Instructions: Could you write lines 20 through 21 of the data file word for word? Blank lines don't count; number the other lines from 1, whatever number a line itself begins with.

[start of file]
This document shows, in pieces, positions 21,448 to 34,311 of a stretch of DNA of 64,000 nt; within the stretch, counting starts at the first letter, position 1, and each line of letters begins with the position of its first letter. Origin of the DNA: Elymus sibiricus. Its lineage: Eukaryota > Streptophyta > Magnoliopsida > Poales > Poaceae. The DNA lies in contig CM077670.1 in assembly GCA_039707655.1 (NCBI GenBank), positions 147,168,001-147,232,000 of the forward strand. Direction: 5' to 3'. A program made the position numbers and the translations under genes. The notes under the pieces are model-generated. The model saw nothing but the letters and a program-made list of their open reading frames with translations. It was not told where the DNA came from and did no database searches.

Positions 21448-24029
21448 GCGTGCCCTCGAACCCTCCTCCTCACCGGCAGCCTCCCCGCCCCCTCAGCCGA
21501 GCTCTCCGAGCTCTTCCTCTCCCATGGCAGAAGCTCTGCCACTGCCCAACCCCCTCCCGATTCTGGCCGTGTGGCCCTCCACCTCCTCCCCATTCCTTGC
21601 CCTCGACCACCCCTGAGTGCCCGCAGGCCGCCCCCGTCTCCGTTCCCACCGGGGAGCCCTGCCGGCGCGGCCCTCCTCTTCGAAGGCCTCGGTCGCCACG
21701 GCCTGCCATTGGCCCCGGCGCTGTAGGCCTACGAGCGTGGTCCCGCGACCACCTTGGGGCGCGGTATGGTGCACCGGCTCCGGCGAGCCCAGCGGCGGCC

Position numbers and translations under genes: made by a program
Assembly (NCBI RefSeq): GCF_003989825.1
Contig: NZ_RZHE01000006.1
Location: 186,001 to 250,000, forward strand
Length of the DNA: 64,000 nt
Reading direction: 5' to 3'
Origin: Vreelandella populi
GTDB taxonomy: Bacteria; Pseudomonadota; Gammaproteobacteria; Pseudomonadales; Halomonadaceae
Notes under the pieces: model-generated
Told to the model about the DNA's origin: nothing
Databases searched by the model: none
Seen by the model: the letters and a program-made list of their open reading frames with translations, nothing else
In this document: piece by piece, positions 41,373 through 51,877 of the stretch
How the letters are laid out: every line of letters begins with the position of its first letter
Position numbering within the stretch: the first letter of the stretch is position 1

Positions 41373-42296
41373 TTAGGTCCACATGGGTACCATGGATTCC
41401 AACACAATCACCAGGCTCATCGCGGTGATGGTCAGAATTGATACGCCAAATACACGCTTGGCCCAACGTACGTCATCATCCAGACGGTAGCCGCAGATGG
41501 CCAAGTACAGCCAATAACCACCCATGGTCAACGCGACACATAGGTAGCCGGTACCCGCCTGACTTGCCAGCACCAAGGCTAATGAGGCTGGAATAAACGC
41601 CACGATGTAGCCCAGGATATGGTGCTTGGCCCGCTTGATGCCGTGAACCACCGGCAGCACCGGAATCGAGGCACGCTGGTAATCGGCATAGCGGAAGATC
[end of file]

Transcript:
How the letters are laid out: every line of letters begins with the position of its first letter
Position numbering within the stretch: the first letter of the stretch is position 1